• Auditable findings: Sufficient records (including data and software) have been archived so that the research can be defended later if necessary or differences between independent confirmations resolved. The archive might be private, as with traditional laboratory notebooks. See Open collaboration with academia, auditors, and industry.

These computational requirements require a data workflow that relies on further principles.

  • Record retention: all aspects of reproducibility require a high level of standardized documentation. The standardization of documentation requires the use of standardized metadata, metadata structures, taxonomies, vocabularies.

  • Best available information / data universe: the quality of the findings, their confirmation and auditing success will improve with better data and facts used.

  • Data validations: The quality of the findings will greatly depend on the factual inputs. While the reproducible findings may have many problems, inputting erroneous data or faulty information will likely lead to wrong conclusions, and in all cases will make confirmation and auditing impossible. Especially when organizations use large and heterogeneous data sources, even small errors, such as erroneous currency translations or accidental misuse of decimals, units can cause results that will not pass confirmation or auditing.

  • Indicators that were used with all known royalty valuation methods (PwC 2008), for both author’s and neighbouring rights, and fulfil the IFRS fair value standards, incorporated in EU law and the recent EU jurisprudence (InfoCuria 2014, 2017).

  • Indicators that can be used for calculating damages, or calculating the value of the value gap (Daniel Antal 2019a, 2019c).

  • Indicators that quantify the development needs of musicians, and can set objective granting aims and grant evaluations (Antal 2015).

  • Intelligent, AI-based applications, including machine learning, to predict the best scheduling or likely audience.

  • Understanding how music is taxed, how music contributes to the local and national GDP, and how music creates jobs directly, indirectly and with induced effects (Daniel Antal 2019b).

  • Providing detailed comparison of the differences of music audience among countries.

  • Measuring exporting success on streaming platforms, and preparing better targeting tools.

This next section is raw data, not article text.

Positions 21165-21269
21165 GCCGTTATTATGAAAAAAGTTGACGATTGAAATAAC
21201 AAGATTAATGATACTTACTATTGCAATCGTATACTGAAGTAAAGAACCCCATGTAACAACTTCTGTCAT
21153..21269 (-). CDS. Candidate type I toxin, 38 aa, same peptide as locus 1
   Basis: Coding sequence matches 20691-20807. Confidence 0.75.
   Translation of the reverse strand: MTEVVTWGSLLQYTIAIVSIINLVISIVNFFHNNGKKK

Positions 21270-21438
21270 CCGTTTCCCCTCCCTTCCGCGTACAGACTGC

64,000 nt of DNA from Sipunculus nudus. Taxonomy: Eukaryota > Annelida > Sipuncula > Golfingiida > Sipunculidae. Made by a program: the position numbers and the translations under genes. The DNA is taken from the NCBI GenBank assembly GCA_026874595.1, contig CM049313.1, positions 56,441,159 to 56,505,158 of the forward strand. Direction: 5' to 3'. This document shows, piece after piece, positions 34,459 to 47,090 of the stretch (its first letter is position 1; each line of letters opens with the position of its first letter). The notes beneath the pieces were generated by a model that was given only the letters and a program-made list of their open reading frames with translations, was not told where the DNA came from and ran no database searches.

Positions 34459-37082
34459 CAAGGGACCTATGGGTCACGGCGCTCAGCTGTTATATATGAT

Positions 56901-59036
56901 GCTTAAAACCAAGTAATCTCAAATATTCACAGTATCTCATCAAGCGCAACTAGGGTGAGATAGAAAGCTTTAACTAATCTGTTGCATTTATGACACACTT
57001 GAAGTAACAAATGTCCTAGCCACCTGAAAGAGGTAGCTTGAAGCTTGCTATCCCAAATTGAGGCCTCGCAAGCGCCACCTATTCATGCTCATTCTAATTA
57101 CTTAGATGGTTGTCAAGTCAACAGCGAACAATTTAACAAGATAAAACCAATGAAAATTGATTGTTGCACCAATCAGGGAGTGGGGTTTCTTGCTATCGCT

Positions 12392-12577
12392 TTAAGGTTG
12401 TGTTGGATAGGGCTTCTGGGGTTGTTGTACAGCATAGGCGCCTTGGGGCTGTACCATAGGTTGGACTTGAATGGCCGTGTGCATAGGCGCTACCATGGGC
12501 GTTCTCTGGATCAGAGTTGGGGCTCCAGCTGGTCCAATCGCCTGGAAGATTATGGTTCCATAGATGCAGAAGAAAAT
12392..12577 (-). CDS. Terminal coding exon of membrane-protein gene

2.2 History

dataobservatory.eu grew out of a collaborative observatory, CEEMID, and from its open-source, open data-based automation technology. CEEMID is aiming to transfer thousands of indicators and a verifiable, open-source software that creates them to the European Music Observatory to give Europe-wide access timely, reliable, actionable statistics and indicators for the music industry, policymakers and music professionals. (Read more about our data coverage)

Over 6 years, CEEMID became a logical starting point of the planned European Music Observatory, because it is a pan-European music data integration system based on open data, open-source software using best statistics, data science and AI practices. CEEMID has created thousands of high-value, hard music industry indicators using open data sources, industry data sources, surveys and various APIs to relevant other data sources. (Read more about our data coverage and our pan-European geographical coverage.) In this pilot project, we are aiming to transfer 50-250 indicators out of the more than 2000 indicators of CEEMID to a Pilot Music Observatory.

We believe that this could a very logical continuation of the work of CEEMID, which came to existence in less data rich countries of the EU with the same purpose in 2014. Our work was also put on stage on as a good example of evidence-based policy making on CCS Ecosystems: FLIPPING THE ODDS Conference – a two-day high-level stakeholder event jointly organized by Geothe-Institute and the DG Education, Youth, Sport and Culture of the European Commission with the Creative FLIP project. (See a brief summary of the presentation and our use case, the reproducible research document Central & Eastern European Music Industry Report 2020.)

Our start-up (codename: Satellite Report, but our true name will be revealed in a few days after the registration of the company) and CEEMID are inviting former CEEMID partners and other interested parties to build a system of Creative Observatories. While we hope to keep serving their individual needs, as CEEMID has been serving many creative organizations in the last 7 years, we believe that creating “data republics” among non-competing creative organizations can create much value for all of them.

We would like to form a consortium to build an Exploratory Music Observatory and offer it to the European Commission as a foundation of the European Music Observatory. We hope that once a tender will be called for the European Music Observatory, we will be in a pole position to win that tender with our concept. Even if we do not win the tender, we believe that our Exploratory Music Observatory will be used in the final European Music Observatory, because we will offer the best value for money.

2.3 European Music Observatory